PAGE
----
Summary judgment may be granted only when the moving party clearly demonstrates that there is no genuine dispute of material fact and that it is entitled to judgment as a matter of law. Fearnow v. Chesapeake Potomac Tele. Co. of Maryland, 104 Md. App. 1, 48, 655 A.2d 1, cert. granted, 339 Md. 445, 663 A.2d 1271 (1995). Summary judgment is inappropriate where there is evidence upon which a jury could reasonably find for the non-moving party. Beatty v. Trailmaster Prods., Inc., 330 Md. 726, 739, 625 A.2d 1005 (1993). The "mere existence of a scintilla of evidence" in support of the non-moving party's claim, however, is insufficient to preclude the grant of summary judgment. Id. at 738, 625 A.2d 1005. In reviewing a lower court's ruling on a motion for summary judgment, this Court simply considers whether the lower court was "legally correct." Southland Corp. v. Griffith, 332 Md. 704, 712, 633 A.2d 84 (1993). The lower court's legal determinations are not entitled to a presumption of correctness; this Court must apply the law as it understands the law to be. Rohrbaugh v. Estate of Stern, 305 Md. 443, 446 n. 2, 505 A.2d 113 (1986). This Court will not ordinarily affirm the granting of summary judgment for a reason not relied upon by the trial judge. Warner v. German, 100 Md. App. 512, 517, 642 A.2d 239 (1994). See also Geisz v. Greater Baltimore Medical Center, 313 Md. 301, 314 n. 5, 545 A.2d 658 (1988) ("[T]he appellate court will not ordinarily undertake to sustain the judgment by ruling on another ground, not ruled upon by the trial court, if the alternative ground is one as to which the trial court had a discretion to deny summary judgment.").
Appellants filed complaints asserting that the operation of the Facility constituted at least four different types of nuisances: lead contamination of the appellants' property, periodic explosions, emissions of air pollutants such as smoke and "fluff," and excessive noise. "[W]here a trade or business as carried on interferes with the reasonable and comfortable enjoyment by another of his property, a wrong is done to a neighboring owner for which an action lies." Meadowbrook Swimming Club, Inc. v. Albert, 173 Md. 641, 645, 197 A. 146 (1938). "Virtually any disturbance of the enjoyment of the property may amount to a nuisance so long as the interference is substantial and unreasonable and such as would be offensive or inconvenient to the normal person." Washington Suburban Sanitary Comm'n v. CAE-Link Corp., 330 Md. 115, 125, 622 A.2d 745, cert. denied, ___ U.S. ___, 114 S.Ct. 288, 126 L.Ed.2d 238 (1993). A nuisance action may be brought by a landowner, see Smith v. Shiebeck, 180 Md. 412, 421, 24 A.2d 795 (1942), but ownership is not necessary. Lawful possession is sufficient. See Green v. T.A. Shoemaker Co., 111 Md. 69, 76, 73 A. 688 (1909) (holding that lawful occupant of premises may maintain an action in nuisance). Accord Vicksburg Chemical Co. v. Thornell, 355 So.2d 299, 301 (Miss. 1978) (stating that a person who has property interest may bring nuisance suit on behalf of himself and all members of his family); Bowers v. Westvaco Corp., 244 Va. 139, 419 S.E.2d 661, 668 (1992) (finding that children, as lawful occupants of land, may recover in nuisance); RESTATEMENT 2d OF TORTS § 821E cmt. d (1977) (stating that family members may sue in nuisance because "occupancy is a sufficient interest in itself to permit recovery for invasions of the interest in the use and enjoyment of the land"); contra Conlon v. Town of Farmington, 29 Conn. Sup. 230, 280 A.2d 896 (1971) (finding that children could not sue in nuisance because they were not owners of interest in property affected). The minor cannot sue unless he or she has a right to occupy the land. This right is based on the parents' lawful occupancy of the land. If the parent has no right to sue, neither does the minor. Thus, in this case the nuisance action on behalf of the minors is derivative of the nuisance action filed by their parents.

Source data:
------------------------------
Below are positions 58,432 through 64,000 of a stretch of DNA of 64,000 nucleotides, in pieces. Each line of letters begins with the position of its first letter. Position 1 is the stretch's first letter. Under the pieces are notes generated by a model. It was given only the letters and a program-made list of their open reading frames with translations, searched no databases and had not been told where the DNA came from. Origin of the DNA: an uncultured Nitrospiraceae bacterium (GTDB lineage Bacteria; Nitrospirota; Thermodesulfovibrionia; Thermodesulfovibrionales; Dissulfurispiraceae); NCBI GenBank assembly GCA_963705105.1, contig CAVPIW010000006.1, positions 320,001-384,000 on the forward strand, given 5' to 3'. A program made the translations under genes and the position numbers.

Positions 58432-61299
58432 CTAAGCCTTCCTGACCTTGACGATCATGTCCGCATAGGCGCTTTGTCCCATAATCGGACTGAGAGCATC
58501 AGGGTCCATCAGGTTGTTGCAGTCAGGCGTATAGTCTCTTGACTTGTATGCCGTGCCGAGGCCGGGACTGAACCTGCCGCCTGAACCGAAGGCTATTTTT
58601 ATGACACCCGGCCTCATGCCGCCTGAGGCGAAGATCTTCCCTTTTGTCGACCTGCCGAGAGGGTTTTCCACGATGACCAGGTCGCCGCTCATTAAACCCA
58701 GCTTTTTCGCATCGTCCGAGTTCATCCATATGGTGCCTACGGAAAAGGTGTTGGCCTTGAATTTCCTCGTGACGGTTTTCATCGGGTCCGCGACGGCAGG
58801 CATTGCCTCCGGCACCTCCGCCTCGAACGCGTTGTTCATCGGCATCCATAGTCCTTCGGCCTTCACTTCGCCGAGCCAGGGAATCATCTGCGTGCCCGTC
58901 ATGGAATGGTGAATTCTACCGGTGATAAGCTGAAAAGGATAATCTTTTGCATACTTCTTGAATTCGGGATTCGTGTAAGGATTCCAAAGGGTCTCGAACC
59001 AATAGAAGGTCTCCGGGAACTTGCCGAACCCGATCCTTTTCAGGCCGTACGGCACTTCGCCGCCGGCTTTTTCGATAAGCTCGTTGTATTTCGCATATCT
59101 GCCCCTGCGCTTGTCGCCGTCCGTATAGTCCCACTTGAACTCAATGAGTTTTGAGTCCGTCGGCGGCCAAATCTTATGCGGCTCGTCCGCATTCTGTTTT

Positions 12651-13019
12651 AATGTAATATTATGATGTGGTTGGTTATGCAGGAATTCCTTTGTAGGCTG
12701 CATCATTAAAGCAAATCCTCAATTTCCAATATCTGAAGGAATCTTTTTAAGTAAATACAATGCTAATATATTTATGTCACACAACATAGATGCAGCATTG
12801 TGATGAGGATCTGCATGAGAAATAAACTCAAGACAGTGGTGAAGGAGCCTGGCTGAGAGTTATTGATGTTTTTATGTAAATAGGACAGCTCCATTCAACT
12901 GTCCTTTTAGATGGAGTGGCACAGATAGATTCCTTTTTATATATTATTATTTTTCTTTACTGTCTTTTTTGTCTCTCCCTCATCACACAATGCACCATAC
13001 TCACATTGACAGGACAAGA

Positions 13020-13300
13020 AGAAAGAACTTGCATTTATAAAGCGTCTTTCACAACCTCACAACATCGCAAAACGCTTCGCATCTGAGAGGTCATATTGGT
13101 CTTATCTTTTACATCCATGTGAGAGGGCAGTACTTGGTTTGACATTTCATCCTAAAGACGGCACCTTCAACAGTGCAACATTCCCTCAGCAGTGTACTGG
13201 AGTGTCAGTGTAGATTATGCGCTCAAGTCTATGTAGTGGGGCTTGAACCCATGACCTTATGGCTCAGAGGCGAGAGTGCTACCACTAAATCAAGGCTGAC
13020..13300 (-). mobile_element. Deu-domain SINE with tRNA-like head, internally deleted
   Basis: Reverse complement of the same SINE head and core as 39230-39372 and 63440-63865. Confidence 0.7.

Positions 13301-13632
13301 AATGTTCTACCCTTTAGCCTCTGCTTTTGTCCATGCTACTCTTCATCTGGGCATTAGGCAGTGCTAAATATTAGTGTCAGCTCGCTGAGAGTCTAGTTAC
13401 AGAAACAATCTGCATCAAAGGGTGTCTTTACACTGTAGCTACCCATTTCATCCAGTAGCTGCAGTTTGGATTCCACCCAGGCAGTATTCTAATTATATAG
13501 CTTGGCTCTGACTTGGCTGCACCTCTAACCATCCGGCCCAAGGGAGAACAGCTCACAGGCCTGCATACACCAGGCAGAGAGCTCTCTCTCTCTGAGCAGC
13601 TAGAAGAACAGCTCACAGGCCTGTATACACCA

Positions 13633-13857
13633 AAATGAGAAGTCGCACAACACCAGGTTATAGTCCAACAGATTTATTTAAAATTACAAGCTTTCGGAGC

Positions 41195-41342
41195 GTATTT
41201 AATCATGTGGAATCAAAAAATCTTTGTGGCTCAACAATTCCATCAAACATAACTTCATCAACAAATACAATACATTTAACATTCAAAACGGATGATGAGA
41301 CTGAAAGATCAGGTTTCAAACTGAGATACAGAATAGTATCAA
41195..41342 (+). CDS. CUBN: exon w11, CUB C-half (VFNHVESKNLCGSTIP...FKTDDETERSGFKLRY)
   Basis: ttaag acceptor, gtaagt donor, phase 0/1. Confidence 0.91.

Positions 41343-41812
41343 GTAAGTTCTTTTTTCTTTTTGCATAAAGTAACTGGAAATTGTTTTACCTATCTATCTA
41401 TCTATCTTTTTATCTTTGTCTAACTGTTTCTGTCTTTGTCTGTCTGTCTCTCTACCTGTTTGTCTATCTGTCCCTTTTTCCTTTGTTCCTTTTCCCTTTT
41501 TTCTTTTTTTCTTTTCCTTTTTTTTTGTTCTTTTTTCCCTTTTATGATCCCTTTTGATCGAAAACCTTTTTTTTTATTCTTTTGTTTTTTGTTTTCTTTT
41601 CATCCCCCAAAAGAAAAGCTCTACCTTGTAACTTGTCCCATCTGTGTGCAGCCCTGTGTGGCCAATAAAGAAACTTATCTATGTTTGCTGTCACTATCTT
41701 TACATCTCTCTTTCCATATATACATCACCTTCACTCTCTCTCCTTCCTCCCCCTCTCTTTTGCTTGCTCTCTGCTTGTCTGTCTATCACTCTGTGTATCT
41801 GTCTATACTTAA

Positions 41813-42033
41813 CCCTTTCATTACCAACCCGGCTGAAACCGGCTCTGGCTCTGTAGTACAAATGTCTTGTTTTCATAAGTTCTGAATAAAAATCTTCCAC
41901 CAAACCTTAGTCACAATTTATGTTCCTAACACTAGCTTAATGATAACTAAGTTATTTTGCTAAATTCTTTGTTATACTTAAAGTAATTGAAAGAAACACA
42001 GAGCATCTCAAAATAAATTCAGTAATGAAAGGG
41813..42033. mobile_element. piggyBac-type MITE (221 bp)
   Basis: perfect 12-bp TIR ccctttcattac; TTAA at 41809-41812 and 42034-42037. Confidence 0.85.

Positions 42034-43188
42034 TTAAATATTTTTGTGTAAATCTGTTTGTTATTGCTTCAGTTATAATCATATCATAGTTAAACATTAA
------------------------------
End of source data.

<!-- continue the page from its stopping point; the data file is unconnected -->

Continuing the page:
The motions judge found that appellees' operation of the Facility for more than twenty years "constituted a nuisance for the prescriptive period," which he termed a prescriptive easement. The right acquired by appellees is more accurately called a "prescriptive right to maintain a nuisance."
While the owner of land is entitled to have the air diffused over his land free from pollution by any use made of neighboring land, . . . an infringement of which constitutes a nuisance, the owner of the neighboring land may acquire, by . . . prescription, an easement consisting of the right to make such injurious use of his land, or, as it is sometimes said, he may acquire a right to maintain a nuisance involving the pollution of air.
3 HERBERT T. TIFFANY, THE LAW OF REAL PROPERTY, § 763 (3d ed. 1939) (footnotes omitted).
An easement is a nonpossessory interest in the real property of another. Boucher v. Boyer, 301 Md. 679, 688, 484 A.2d 630 (1984). A prescriptive easement arises when a party has made "an adverse, exclusive and uninterrupted use of [another's land] for twenty years." Furman E. Hendrix, Inc. v. Hanna, 250 Md. 443, 445, 243 A.2d 600 (1968); accord Goldstein v. Potomac Elec. Power Co., 285 Md. 673, 677 n. 1, 404 A.2d 1064 (1979) ("To acquire by prescription the right to maintain a private nuisance, the user must continue the nuisance for an uninterrupted period of twenty years.") (citing Susquehanna Fertilizer Co. v. Malone, 73 Md. 268, 20 A. 900 (1890)).